Poems of Political Prisoners: Qiu Jin

On Request for a Poem

 

Do not tell me women
are not the stuff of heroes,
I alone rode over the East Sea’s
winds for ten thousand leagues.
My poetic thoughts ever expand,
like a sail between ocean and heaven.
I dreamed of your three islands,
all gems, all dazzling with moonlight.
I grieve to think of the bronze camels,
guardians of China, lost in thorns.
Ashamed, I have done nothing
not one victory to my name.
I simply make my war horse sweat.

Grieving over my native land
hurts my heart. So tell me:
how can I spend these days here?
A guest enjoying your spring winds?

Crimson Flooding into the River

Just a short stay at the Capital
But it is already the mid autumn festival
Chrysanthemums infect the landscape
Fall is making its mark
The infernal isolation has become unbearable here
All eight years of it make me long for my home
It is the bitter guile of them forcing us women into femininity
We cannot win!
Despite our ability, men hold the highest rank
But while our hearts are pure, those of men are rank
My insides are afire in anger at such an outrage
How could vile men claim to know who I am?
Heroism is borne out of this kind of torment
To think that so putrid a society can provide no camaraderie
Brings me to tears!

Untitled

Riding a white dragon up to the sky,
Striding deep in the mountains on a fierce tiger.

I am born in a roaring storm with a violent dancing spirit

I shall be holy on the earth.

How could I ever be satisfied with settling down!

Without witnessing Commander Xiang win his great battles,

Or hearing Liu Xiu rumbling war drums

They were only twenty years old but could make their countries flourish.
Don’t blame them for bloodshed but admire them for bravery.

Shame and failure!

I am already twenty-seven

Yet have no glory to my name.
I only worry for my country and do not know how to expel these invaders.

I am glad my great ambitions will not rot and waste away,
Not when I hear the roar of war drums.

Deep inside I am outraged

I cannot get help from my own people

I feel so helpless, so weak.
It is for that reason alone that I am going
to Japan: to rally up aid, to look for assistance.

On July 15, 1907 at the age of 32, Qiu Jin is publicly executed in her home village, Shānyīn, beheaded after a failed uprising.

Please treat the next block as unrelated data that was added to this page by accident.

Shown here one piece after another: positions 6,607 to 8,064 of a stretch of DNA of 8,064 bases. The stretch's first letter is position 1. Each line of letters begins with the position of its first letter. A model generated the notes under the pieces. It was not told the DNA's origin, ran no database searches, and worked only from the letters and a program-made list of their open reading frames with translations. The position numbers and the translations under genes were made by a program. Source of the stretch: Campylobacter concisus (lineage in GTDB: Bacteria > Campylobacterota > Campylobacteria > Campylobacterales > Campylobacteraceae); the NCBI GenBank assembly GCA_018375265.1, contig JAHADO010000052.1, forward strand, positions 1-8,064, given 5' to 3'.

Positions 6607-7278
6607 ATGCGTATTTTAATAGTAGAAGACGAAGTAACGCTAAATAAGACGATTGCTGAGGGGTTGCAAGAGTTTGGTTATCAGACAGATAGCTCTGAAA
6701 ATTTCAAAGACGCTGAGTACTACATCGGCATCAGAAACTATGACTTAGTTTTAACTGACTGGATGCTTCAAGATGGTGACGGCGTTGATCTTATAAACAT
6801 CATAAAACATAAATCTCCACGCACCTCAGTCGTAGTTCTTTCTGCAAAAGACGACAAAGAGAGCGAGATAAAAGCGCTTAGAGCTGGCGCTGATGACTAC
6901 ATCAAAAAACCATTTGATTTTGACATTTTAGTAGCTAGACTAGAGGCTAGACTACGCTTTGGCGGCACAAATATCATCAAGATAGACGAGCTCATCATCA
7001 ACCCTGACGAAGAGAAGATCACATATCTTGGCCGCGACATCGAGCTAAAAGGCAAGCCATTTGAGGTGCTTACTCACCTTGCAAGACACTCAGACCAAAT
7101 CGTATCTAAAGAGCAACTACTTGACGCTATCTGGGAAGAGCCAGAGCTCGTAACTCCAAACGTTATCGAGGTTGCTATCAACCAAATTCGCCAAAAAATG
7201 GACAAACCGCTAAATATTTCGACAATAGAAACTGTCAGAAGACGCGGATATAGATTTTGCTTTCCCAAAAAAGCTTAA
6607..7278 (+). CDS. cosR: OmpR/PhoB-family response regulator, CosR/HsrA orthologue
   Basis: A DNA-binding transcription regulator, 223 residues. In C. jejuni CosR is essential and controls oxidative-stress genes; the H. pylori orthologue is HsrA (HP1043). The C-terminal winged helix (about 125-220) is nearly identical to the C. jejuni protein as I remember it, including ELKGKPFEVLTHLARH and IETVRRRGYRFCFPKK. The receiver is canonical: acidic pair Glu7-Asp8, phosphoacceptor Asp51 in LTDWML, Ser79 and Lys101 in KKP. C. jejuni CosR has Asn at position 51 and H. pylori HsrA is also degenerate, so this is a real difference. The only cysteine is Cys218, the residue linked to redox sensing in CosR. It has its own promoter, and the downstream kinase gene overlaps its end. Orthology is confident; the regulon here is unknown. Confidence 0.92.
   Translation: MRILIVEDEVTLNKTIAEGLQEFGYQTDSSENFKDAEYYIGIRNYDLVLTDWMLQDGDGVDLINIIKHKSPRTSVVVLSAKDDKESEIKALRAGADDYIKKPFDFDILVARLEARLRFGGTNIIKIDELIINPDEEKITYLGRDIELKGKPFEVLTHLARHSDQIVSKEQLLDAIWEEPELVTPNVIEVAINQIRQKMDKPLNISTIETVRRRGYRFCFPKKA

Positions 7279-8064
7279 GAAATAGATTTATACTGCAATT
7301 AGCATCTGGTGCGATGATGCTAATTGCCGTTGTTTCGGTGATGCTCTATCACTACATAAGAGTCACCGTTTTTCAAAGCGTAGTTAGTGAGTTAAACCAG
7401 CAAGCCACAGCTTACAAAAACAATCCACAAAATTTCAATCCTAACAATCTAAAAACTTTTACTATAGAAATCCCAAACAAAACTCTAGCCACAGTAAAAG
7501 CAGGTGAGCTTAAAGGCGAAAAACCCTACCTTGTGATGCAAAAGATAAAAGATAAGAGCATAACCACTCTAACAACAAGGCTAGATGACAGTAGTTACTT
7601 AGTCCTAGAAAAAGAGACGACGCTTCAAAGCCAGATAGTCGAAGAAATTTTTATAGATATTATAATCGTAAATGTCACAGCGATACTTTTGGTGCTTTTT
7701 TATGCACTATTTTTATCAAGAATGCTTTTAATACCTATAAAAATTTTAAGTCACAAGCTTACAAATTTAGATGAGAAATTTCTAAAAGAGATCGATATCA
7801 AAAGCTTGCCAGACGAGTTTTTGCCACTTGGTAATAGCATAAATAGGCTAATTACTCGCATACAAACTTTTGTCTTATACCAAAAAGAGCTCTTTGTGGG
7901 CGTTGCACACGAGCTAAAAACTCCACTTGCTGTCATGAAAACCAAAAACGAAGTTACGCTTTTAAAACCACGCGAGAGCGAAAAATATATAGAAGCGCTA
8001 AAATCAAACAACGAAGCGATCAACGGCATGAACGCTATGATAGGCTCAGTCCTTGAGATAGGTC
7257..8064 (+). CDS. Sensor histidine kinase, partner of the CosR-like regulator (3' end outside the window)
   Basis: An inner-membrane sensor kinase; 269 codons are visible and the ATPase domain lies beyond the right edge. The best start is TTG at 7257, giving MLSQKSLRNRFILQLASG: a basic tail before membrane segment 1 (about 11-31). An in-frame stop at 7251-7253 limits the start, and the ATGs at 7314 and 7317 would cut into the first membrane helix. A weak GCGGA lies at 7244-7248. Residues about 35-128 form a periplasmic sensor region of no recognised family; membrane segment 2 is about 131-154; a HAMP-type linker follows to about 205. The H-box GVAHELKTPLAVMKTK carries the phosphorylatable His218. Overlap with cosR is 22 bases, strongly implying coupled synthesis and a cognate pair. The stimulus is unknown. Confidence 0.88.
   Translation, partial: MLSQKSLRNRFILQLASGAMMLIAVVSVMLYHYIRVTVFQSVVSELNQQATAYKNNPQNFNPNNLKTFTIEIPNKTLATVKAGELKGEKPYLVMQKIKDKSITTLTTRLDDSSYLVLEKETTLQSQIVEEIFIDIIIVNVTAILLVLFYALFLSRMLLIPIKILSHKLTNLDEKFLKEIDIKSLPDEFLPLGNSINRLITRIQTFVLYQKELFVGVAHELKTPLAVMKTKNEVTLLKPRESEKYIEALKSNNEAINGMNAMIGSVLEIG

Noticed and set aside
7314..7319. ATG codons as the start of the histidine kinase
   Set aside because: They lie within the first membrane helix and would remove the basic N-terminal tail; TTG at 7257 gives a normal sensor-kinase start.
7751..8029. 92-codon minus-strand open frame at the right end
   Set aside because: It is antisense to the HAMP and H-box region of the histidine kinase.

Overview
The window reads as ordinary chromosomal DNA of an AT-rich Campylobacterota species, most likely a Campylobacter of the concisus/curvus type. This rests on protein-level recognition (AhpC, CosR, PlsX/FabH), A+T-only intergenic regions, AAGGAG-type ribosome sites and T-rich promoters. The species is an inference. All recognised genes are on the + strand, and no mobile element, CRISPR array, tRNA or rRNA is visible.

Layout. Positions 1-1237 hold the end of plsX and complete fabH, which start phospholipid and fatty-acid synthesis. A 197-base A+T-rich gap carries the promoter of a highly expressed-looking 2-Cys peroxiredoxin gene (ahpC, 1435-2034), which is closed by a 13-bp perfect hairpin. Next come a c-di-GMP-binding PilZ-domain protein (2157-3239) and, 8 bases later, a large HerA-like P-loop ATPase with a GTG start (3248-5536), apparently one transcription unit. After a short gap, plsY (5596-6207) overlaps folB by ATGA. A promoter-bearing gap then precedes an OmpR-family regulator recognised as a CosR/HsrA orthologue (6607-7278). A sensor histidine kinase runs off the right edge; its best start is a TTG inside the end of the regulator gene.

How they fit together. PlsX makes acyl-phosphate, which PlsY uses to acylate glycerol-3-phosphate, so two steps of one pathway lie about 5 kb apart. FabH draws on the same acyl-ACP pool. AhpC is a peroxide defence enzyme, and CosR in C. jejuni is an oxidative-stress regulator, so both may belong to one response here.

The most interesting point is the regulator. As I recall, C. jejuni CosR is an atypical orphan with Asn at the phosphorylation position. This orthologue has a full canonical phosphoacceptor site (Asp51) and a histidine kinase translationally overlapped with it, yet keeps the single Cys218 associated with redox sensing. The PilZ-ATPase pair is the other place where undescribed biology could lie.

In the short life of a ‘violent dancing spirit’, she speaks out for women’s rights, the  right to education and choice of marriage, and against the forced binding of their feet. Her own feet had also been bound.

She herself stands in a Western male dress and demands an end to the Qing dynasty. As principal at a school for girls, she works to unite the secret revolutionary societies in the overthrow of government, for its return to the people.

For some time she has been in Japan, ‘your three islands’, where friends and allies live in exile. She returns in 1906 for the last months of her life.

Her poems are full of the legends of China: the great generals of myths and the wandering poet-warrior who protects the innocent and the poor. But now the ‘bronze camels’, symbolic guardians of the land, are ‘lost in thorns’.

Her poems are also driven by a recent past: the so-called Eight-Nation Alliance invades China in 1900 and crushes the ‘Boxer Uprising’ in a campaign of slaughter, rape, and pillage. The proper name of the rebels is not ‘Boxer’ but ‘I-he quan’, the ‘Society of Righteous and Harmonious Fists’.

In another poem at the time she writes:

“Our skulls pile up in mounds;

our blood billows in cresting waves

and the ghosts of all the millions massacred

still weep…”

The Qing dynasty falls in 1912 with the declaration of a republic. Decades of conflict, of civil war and invasion follow. The life and death and the poems of Qiu Jin are still remembered and recited.

Michael A. Mikita, A New Translation of Qiu Jin’s Crimson Flooding into the River. Comparative Literature Student Association at San Francisco State University (2005): http://userwww.sfsu.edu/~clsa/portals/2005/mikita.html

Qiu Jin: A Chinese Poet and a Revolutionary. Women of China. 2006: http://www.womenofchina.cn

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